Of course, dried herbs are the best bet if you are someone who finds themselves going through lots of herbs.
Wrap your hard cheese in parchment or baking paper, ditching the plastic packaging. Plastic packages can cause excess moisture, which may encourage mould. Similarly, parchment allows your cheese to ‘breathe’, without drying out.
Freezing any bread you don’t think you will use quickly enough, before it stales or goes mouldy is a way to prevent food waste. However, if you forget to do so, you can run an ice cube over the bread, before popping it in the oven for a few minutes.
If you have no ice, drizzle some water over your loaf. This adds moisture back into the bread, making it edible once again. You can also use stale bread to make homemade bread crumbs, which can then be frozen.
There are lots of myths surrounding bananas and whether they speed up the ripening process of other fruits nearby. The answer is yes, technically they do. All fruits produce ethylene, a gas. Bananas produce a higher concentration of this gas, speeding up the ripening process of surrounding produce.
Apples, peaches, pears, melons and avocados also produce a high concentration of ethylene, so keep an eye on where you store these in relation to other fresh items.
Wrapping bananas in tin foil or cling film can slow the ripening process will also add a day or two onto their shelf life. You can wrap them individually or as a bunch. Don’t forget, brown bananas are perfect for making a delicious banana loaf, so consider that before throwing anything away.
Did you know, paper towels can be a huge help when it comes to storing your berries? Whether you are a fan of strawberries, blueberries or raspberries, don’t let the juicy, sweet goodness go to waste. Berries should be stores in airtight containers with a dry piece of kitchen roll.
The paper absorbs any excess moisture, reducing the likelihood of mould developing on the fruit. Change the paper towel every other day for maximum freshness. This could add up to three weeks to the life of your berries!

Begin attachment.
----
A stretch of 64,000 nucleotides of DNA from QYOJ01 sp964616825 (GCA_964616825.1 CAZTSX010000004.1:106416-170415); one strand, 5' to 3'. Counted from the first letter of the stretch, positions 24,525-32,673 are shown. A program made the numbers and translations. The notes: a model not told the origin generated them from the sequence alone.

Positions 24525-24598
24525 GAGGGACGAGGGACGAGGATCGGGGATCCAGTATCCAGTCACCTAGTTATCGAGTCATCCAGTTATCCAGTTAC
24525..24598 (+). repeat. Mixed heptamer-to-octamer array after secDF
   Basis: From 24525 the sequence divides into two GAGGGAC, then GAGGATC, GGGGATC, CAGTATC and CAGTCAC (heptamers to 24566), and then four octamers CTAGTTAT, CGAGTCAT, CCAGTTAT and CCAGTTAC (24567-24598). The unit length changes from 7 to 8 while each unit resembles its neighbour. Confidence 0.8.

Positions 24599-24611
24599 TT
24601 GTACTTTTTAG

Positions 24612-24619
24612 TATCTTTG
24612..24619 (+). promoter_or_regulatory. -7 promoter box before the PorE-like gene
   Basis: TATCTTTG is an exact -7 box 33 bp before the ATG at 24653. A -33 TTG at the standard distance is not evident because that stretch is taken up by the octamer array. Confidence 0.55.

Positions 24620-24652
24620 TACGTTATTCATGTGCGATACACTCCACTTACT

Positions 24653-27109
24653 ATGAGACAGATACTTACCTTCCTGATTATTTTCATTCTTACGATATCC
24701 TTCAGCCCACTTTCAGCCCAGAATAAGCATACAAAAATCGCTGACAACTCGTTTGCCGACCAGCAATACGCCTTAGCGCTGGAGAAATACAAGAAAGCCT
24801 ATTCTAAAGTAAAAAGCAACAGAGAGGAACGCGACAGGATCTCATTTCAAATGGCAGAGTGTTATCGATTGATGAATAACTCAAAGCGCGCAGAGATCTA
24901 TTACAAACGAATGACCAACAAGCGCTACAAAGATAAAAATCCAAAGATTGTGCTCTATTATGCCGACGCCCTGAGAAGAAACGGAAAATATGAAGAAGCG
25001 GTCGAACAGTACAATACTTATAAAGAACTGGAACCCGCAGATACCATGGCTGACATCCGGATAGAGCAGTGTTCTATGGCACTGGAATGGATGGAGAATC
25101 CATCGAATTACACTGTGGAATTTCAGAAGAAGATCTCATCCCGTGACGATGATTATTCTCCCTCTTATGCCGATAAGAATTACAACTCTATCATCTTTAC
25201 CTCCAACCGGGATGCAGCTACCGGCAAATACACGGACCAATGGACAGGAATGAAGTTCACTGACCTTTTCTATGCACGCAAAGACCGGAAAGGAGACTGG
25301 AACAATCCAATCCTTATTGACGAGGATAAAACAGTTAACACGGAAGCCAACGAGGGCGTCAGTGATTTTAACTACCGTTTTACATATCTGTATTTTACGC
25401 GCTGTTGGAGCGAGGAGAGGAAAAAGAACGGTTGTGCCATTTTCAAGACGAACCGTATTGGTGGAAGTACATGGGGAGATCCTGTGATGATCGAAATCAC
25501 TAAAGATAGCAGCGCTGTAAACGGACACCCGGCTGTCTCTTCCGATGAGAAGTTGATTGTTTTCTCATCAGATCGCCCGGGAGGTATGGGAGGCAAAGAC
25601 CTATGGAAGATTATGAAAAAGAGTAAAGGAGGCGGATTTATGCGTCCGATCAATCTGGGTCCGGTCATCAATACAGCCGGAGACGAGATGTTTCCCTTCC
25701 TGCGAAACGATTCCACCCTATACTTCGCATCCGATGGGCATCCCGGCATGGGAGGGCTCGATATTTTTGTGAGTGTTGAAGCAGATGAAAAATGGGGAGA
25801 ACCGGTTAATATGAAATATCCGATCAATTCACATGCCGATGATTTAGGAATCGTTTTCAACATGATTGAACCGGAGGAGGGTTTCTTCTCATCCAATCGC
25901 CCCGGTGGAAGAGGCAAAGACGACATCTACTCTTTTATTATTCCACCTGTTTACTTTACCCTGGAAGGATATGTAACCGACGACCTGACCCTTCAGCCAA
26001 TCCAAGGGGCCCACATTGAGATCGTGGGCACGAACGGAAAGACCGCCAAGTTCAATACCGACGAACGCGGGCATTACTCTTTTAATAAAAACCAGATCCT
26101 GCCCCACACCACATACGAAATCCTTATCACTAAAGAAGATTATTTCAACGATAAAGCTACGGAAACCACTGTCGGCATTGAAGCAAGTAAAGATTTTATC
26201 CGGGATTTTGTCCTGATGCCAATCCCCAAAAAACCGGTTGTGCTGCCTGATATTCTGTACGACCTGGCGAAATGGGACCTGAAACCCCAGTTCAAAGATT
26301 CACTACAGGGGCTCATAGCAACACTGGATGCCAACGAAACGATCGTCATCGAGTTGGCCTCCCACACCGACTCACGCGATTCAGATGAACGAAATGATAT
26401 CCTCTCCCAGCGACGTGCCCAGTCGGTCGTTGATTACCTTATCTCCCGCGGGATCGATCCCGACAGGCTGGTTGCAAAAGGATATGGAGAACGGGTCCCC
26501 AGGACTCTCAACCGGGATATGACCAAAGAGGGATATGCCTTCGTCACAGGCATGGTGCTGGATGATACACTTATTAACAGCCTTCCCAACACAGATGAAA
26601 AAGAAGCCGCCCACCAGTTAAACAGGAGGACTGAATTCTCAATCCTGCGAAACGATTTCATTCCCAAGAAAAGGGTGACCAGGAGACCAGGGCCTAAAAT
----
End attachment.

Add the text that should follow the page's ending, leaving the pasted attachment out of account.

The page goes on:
Do you have any top tips on how to prevent food waste? We want to know. Leave your comments below!
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As soon as I get my veg home, I chop it up nicely and freeze it all, in little bags that I redeem from items that come in the post to my work! Did you know that electrical items like printers often put their instructions into a plastic bag with a re-seal on them? I use all of these up over and over again. They would only go to landfill.
Then I take out the veg I need as and when and make all sorts of yummy things, particularly soups, with them!
When prepping veg for a meal or a batch cooking session, I chop up all the peels, stalks, etc and put them in a large pan with a chopped onion, a few handfuls of red lentils and some bouillon powder, then cover it with water and boil until everything’s soft, then season (with garlic paste, lemon juice, etc) and liquidise for instant soup. Thrifty and delicious! People are always asking me for the recipe, but I have to tell them it’s a family secret in case they’re offended by me serving them leftovers…
I do sit my blueberries on a folded paper towel in the bottom of their container and another one on top and they last for getting on a month and aren’t mouldy! But I’ve never thought of doing that with raspberries or any other berries.